The explosion, called supernova SN 2005gl, was seen in the barred-spiral galaxy NGC 266 on October 5, 2005. Pre-explosion pictures from the Hubble archive, taken in 1997, reveal the progenitor as a very luminous point source with an absolute visual magnitude of -10.3.

The progenitor was so bright that it probably belonged to a class of stars called Luminous Blue Variables (LBVs), "because no other type of star is as intrinsically brilliant," says Gal-Yam. As an LBV-class star evolves it sheds much of its mass through a violent stellar wind. Only at that point does it develop a large iron core and ultimately explodes as a core-collapse supernova.

Extremely massive and luminous stars topping 100 solar masses, such as Eta Carinae in our own Milky Way Galaxy, are expected to lose their entire hydrogen envelopes prior to their ultimate explosions as supernovae. "These observations demonstrate that many details in the evolution and fate of LBVs remain a mystery. We should continue to keep an eye on Eta Carinae - it may surprise us yet again," says supernova expert Mario Livio of the Space Telescope Science Institute, Baltimore, Md.

"The progenitor identification shows that, at least in some cases, massive stars explode before losing most of their hydrogen envelope, suggesting that the evolution of the core and the evolution of the envelope are less coupled than previously thought, a finding which may require a revision of stellar evolution theory," says co-author Douglas Leonard from San Diego State University, Calif.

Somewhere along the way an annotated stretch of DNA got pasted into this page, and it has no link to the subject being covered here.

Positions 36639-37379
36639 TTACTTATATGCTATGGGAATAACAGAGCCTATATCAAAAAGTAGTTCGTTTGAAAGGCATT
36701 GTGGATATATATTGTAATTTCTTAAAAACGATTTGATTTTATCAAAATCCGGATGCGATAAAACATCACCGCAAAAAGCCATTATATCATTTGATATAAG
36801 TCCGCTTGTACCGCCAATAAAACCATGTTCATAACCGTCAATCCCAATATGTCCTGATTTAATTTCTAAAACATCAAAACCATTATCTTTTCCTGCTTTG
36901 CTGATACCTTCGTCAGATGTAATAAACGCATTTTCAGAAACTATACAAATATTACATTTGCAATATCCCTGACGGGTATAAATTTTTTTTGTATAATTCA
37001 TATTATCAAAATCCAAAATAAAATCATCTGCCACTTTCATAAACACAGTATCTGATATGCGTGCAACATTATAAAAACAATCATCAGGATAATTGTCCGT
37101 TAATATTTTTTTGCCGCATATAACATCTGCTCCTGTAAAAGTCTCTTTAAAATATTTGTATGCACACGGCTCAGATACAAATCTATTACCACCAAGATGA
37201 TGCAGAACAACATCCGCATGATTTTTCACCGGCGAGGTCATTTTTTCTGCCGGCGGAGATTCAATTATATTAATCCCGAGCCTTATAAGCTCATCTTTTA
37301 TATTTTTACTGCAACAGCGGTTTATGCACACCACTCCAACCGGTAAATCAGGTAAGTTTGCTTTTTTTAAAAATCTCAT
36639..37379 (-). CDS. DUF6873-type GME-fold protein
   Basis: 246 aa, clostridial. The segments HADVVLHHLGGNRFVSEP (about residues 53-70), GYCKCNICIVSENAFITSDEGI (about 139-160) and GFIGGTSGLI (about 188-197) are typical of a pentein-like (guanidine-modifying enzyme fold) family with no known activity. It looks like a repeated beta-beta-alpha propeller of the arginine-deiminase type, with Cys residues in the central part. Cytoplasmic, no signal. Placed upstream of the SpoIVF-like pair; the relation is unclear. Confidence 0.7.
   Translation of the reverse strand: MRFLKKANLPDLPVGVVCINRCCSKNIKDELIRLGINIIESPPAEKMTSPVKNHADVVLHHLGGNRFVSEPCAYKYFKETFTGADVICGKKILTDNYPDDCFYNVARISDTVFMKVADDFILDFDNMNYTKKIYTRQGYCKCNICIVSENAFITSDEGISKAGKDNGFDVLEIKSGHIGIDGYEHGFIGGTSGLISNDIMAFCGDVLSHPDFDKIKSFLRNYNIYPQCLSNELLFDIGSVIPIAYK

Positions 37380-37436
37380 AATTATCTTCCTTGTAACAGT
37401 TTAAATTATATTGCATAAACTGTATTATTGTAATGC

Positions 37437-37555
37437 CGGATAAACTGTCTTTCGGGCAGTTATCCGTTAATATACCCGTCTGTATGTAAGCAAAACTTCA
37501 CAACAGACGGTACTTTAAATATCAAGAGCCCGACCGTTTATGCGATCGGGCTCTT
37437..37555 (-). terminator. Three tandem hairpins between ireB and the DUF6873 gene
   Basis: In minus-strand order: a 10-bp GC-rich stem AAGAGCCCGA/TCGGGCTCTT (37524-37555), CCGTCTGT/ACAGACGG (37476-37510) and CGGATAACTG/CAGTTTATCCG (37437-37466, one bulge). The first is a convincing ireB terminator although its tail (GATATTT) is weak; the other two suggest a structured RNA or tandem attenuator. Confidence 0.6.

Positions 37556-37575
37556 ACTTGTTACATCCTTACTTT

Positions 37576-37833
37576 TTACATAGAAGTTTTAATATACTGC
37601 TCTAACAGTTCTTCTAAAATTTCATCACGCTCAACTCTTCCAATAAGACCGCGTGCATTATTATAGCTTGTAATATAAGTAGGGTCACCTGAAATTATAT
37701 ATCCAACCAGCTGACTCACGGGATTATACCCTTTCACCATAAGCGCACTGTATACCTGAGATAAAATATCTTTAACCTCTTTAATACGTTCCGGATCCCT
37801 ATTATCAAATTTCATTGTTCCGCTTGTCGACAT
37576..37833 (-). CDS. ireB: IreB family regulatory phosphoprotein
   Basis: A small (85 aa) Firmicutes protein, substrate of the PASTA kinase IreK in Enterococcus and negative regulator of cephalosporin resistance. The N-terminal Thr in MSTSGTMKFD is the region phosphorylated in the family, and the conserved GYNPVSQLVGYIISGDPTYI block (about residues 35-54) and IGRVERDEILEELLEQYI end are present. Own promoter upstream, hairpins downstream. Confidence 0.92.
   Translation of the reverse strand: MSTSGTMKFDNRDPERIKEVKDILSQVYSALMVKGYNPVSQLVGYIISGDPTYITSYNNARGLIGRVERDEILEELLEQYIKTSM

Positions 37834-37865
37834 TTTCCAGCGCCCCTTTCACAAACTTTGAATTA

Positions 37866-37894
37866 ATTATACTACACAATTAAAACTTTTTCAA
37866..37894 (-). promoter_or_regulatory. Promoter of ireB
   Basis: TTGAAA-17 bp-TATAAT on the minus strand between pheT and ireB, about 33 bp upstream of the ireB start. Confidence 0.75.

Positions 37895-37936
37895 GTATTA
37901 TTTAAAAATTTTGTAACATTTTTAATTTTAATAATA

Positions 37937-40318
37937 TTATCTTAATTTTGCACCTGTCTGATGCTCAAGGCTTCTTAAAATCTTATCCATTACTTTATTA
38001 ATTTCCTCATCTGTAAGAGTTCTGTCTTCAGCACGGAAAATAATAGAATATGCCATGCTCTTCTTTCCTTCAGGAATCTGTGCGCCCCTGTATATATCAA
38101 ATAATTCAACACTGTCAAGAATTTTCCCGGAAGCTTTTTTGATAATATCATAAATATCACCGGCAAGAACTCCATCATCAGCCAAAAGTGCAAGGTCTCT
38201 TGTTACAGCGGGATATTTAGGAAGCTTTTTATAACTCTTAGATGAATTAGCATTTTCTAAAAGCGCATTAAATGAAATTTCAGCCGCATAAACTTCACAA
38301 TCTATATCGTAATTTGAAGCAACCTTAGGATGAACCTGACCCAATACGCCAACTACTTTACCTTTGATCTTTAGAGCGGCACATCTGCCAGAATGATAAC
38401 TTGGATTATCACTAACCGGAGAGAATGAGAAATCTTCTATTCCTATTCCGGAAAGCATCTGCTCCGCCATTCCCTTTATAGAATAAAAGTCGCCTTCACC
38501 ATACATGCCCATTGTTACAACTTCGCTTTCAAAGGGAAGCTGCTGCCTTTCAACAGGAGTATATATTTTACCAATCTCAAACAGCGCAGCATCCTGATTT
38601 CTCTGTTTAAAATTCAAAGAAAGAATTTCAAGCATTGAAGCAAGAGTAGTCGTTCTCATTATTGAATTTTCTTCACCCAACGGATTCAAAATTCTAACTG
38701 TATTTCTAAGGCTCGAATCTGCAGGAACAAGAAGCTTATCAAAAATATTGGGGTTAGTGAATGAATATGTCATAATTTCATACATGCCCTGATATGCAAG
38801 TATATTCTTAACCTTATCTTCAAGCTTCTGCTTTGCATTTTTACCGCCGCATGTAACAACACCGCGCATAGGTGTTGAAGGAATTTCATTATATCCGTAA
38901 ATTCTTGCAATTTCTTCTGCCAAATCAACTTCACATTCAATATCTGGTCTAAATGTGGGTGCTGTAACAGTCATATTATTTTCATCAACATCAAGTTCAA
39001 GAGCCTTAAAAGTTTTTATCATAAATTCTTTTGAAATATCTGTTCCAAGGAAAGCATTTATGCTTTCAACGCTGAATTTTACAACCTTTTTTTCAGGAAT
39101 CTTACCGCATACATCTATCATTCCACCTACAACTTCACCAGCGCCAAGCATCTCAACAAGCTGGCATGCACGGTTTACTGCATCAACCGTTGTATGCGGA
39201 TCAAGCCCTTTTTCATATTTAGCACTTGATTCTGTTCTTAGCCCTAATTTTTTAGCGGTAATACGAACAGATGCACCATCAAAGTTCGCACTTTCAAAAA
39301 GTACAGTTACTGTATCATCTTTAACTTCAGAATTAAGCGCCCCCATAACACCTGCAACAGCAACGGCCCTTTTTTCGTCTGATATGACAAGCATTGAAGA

One possibility is that the progenitor to SN 2005gl was really a pair of stars, a binary system that merged. This would have stoked nuclear reactions to brighten the star enormously, making it look more luminous and less evolved than it really is. "This also leaves open the question that there may be other mechanisms for triggering supernova explosions," says Gal-Yam. "We may be missing something very basic in understanding how a superluminous star goes through mass loss."

Gal-Yam reports that the observation revealed that only a small part of the star's mass was flung off in the explosion. Most of the material, says Gal-Yam, was drawn into the collapsing core that has probably become a black hole estimated to be at least 10 to 15 solar masses.

Gal-Yam and Leonard located the progenitor in archival images of NGC 266 taken in 1997. It was easily identifiable only because it is so superluminous. Only Hubble could clearly resolve it at such a great distance.

The team then used the Keck telescope to precisely locate the supernova on the outer arm of the galaxy. A follow-up observation with Hubble in 2007 unequivocally showed that the superluminous star was gone. To make sure the new observation was consistent with the 1997 archival image, the astronomers used the same Hubble camera used in 1997, the Wide Field Planetary Camera 2.

Finding archival images of stars before the stars explode as supernovae isn't an easy task. Several other supernova progenitor candidates have been reported prior to the Hubble observation. The only other absolutely indisputable progenitor, however, was the blue supergiant progenitor to SN 1987A. In the case of SN 1987A, it was thought that the progenitor star was once a red supergiant and at a later stage evolved back to blue supergiant status. This led to a major reworking of supernova theory. The progenitor star observed by Gal-Yam is too massive to have gone through such an oscillation to the red giant stage, so yet another new explanation is required, he says.

The Hubble Space Telescope is a project of international cooperation between NASA and the European Space Agency (ESA) and is managed by NASA's Goddard Space Flight Center (GSFC) in Greenbelt, Md. The Space Telescope Science Institute (STScI) conducts Hubble science operations. The institute is operated for NASA by the Association of Universities for Research in Astronomy, Inc., Washington, D.C.


linked-image

Edited by thefinalfrontier, 29 March 2009 - 12:05 AM.